Skip to main content

Changes


Hello all,

I wanted to announce some changes that you will be noticing at the Plaza of the Mind in the near future.

I have been a negligent caretaker as of late and have not been keeping up with the Plaza. I have been focusing most of my energy on remastering the remaining four track masters of songs that I created ten years ago, working on the Outer Channel Radio Show and putting together two books [which I will describe below].

Over the past two years here at the Plaza I have had the great opportunity to interview some of my favorite authors, artists and musicians, these interviews have been labeled the Plaza of the Mind Interview Series.

The first book that I am putting together is a collection of my interviews with Bob Dobbs and his colleagues and it will be entitled Conversations with the Canadian Media Ecological Intelligentsia and the Side Effects of those Interactions.

The second book will collect the Plaza of the Mind Interview Series and will also include unpublished interviews with poet and actress Stefene Russell and author Jamil Nasir.

Once both books are published the interviews will NO LONGER be available at this location in their current form. They will only be available through my publisher in paper bound editions and possibly in the form of an e-text sometime down the road.

You may ask why I am doing this.

I think the best answer to that question is simply that every so often an environment must be tended to. Aspects of it must be moved around, trees must be pruned and bushes must be sculpted. Objet d'ars may be transferred to other locations as cultural loans and artifacts must be catalogued and placed on shelves so that new attractions can be displayed.

You will see that the Plaza will soon have a new look and you will also find ordering information for the aforementioned editions.

Thank you for all of your support and patience during this transition period.

Kurt Weller,
Plaza of the Mind

Popular posts from this blog

Vertically adjustable ceiling

After looking at the modern meeting room ceilings of several business and medical centers it becomes apparent how difficult it is to the maintain the cleanliness of the intricate series of recessed light fixtures, hanging lamps, video projectors, audio speakers, smoke and co2 detectors, climate control vents and sprinkler heads. An average sized room would not be too difficult to service but the rooms with higher ceilings, the fourteen, fifteen and sixteen foot ones can become a challenge and/or danger.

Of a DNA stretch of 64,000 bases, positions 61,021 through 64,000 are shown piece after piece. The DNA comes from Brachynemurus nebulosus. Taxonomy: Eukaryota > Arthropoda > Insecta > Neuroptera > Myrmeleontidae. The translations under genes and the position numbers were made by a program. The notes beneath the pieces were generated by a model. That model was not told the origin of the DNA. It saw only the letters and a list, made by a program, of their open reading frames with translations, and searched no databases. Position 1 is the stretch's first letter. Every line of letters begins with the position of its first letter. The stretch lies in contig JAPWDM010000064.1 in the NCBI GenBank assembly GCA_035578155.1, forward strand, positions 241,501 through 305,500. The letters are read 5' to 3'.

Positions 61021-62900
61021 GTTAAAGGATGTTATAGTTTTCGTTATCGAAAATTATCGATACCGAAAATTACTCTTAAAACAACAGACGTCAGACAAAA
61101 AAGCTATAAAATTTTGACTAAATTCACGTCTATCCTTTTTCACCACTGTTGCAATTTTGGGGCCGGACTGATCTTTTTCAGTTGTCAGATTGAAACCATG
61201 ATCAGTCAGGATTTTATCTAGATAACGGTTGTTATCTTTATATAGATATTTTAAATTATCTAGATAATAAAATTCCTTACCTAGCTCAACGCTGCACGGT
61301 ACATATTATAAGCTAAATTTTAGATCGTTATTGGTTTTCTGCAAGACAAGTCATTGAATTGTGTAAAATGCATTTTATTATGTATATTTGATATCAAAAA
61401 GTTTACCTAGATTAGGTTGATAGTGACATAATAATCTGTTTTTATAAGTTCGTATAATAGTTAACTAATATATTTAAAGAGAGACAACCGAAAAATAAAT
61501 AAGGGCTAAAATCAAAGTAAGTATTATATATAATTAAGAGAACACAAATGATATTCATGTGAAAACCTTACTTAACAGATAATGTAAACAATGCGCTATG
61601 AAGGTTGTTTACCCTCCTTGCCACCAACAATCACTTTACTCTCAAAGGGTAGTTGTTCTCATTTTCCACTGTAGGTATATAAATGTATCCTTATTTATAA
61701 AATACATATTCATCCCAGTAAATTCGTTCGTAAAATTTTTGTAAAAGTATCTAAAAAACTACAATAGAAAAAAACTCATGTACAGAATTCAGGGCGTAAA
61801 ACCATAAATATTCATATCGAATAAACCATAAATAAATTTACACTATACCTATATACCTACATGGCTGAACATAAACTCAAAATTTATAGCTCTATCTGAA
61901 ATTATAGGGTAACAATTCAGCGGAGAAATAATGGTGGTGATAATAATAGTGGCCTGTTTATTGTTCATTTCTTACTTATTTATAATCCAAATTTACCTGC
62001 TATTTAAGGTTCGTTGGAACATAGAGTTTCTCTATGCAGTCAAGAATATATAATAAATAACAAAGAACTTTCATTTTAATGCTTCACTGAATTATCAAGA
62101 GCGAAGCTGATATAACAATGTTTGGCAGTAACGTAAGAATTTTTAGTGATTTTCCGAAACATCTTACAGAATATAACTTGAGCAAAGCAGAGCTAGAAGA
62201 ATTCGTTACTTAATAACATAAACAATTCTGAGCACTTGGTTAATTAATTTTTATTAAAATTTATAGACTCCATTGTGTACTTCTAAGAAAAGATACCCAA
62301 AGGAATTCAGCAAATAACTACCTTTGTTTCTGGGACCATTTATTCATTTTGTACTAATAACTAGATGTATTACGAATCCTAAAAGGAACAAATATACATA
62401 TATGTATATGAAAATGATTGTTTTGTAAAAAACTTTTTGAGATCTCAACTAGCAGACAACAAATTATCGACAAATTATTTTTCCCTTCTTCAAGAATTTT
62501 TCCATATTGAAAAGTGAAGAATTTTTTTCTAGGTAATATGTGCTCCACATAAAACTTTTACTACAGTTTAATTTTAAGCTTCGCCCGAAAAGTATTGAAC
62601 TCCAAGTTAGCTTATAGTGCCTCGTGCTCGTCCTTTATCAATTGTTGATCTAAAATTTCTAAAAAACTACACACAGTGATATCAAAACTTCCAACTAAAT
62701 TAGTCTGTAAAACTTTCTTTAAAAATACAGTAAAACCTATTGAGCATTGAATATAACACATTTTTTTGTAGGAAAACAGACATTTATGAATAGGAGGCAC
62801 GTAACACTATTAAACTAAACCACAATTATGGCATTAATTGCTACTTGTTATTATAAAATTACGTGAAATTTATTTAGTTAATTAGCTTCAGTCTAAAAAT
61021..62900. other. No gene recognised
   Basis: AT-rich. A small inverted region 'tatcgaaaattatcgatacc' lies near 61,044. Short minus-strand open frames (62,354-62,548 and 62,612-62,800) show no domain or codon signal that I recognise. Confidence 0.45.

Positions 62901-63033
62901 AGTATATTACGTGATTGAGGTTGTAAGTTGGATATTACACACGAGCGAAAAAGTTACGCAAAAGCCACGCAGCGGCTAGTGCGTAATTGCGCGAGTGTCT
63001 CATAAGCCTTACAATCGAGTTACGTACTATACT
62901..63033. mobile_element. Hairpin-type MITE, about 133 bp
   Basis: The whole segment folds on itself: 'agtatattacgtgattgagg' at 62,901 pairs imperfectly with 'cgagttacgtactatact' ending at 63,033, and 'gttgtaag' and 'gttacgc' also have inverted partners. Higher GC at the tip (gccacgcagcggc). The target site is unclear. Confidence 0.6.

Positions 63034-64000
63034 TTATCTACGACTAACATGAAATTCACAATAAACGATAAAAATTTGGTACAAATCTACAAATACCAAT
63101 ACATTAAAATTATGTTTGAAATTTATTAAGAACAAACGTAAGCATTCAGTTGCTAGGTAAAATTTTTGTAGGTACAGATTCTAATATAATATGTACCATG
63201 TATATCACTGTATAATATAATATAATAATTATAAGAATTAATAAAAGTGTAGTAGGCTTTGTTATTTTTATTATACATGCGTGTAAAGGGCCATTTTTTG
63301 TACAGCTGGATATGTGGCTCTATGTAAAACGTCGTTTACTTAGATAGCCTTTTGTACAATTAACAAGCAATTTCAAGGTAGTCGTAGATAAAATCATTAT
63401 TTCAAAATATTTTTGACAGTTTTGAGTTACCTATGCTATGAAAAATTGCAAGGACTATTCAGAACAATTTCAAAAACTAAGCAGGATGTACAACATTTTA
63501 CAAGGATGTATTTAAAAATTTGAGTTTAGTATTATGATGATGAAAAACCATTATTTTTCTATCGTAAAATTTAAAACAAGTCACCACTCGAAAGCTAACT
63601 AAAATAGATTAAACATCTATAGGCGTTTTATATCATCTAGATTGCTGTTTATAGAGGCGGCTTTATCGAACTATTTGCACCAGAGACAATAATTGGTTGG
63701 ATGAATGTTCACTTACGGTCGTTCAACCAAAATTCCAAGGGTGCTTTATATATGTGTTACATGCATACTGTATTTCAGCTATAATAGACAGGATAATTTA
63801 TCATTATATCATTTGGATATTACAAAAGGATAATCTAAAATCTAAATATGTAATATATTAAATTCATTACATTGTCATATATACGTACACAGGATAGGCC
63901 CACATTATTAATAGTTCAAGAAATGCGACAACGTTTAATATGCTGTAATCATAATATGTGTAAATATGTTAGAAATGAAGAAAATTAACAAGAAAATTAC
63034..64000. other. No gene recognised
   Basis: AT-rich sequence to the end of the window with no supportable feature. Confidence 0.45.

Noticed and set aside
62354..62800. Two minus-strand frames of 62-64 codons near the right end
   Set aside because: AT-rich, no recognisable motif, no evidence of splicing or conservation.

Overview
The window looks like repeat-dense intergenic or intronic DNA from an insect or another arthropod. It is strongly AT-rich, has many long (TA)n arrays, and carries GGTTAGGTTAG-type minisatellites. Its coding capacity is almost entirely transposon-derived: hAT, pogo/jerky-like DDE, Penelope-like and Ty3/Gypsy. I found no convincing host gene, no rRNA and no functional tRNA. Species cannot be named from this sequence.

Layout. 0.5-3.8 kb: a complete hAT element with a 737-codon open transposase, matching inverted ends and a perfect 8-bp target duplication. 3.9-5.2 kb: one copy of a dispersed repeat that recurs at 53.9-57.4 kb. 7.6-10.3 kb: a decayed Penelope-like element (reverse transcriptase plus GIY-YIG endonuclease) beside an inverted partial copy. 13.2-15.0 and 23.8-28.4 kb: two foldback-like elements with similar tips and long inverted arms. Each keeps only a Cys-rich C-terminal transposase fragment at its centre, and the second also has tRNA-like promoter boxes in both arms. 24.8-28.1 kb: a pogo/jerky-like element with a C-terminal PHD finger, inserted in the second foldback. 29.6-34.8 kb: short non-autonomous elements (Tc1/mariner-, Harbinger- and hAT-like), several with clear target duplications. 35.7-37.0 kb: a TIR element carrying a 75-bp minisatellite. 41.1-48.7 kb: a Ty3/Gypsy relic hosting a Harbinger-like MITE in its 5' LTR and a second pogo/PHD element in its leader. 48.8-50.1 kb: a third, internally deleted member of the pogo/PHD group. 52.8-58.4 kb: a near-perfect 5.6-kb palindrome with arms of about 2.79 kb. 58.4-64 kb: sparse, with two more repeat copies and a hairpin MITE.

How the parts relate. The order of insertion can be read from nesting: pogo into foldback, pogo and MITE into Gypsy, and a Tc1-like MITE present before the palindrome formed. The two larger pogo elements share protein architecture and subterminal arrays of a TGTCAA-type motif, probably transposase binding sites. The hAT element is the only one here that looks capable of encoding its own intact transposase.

Perhaps it would benefit the environmental services worker if the ceiling could be raised and lowered at will. It could also make for a refreshing aesthetic change dependent on whether the tone of the meetings in question wanted the cozy feel of a low ceiling for small presentations or the grandeur of the high ceiling for larger exhibitions.

The Plaza of the Mind Interview with Negativland's Don Joyce!

I picked up a copy of Negativland's Escape From Noise back in 1991 or 1992 and it was really unlike anything I had heard before. It was like a smörgåsbord of found snippets of dialogue mixed with upbeat rhythms and lyrics with a glazing of suburban humor. The band later went on to record albums such as Free, Dispepsi as well as the infamous The Letter U and the Numeral 2 (though not in that order).

Besides their musical work the band has long advocated for the fair use of electro-quoting and appropriating of images. Because of pioneers such as Negativland, the Tape-beatles and John Oswald younger suburban kids such as myself felt a sort of empowerment to have more of an active role in our intake of the outer channel media that came into our lives.

You think South Park Mexican's Wiggy sounds better slowed down? Slow it down! You think Aimee Mann's Say Anything sounds better with the last ten seconds cut out? Cut them out! You think it would be cool to see a version of …

The Plaza of the Mind Interview with Paul Robb of Information Society!

I had been a fan of Information Society since the release of their self-titled LP in 1989. But it was their follow up release, Hack, that propelled them into the forefront of my favorite recording artists, a spot that they have remained in ever since. The original line-up of the band [Paul Robb, James Cassidy and Kurt Harland] dissolved shortly after their third release, Peace and Love, Inc., and was continued solely by lead singer Kurt Harland on the incredibly atmospheric Don't Be Afraid.Information Society had not recorded any new material since that 1997 release and I had begun to give up hope of ever hearing anything new until last spring when it was announced that Paul Robb was working on a new record [Synthesizer] with James Cassidy and newcomers Christopher Anton and Sonja Myers and would soon be playing select cities. I was lucky enough to catch the reunited Information Society last summer [see my coverage of the show here] and had an amazing time. Information Socie…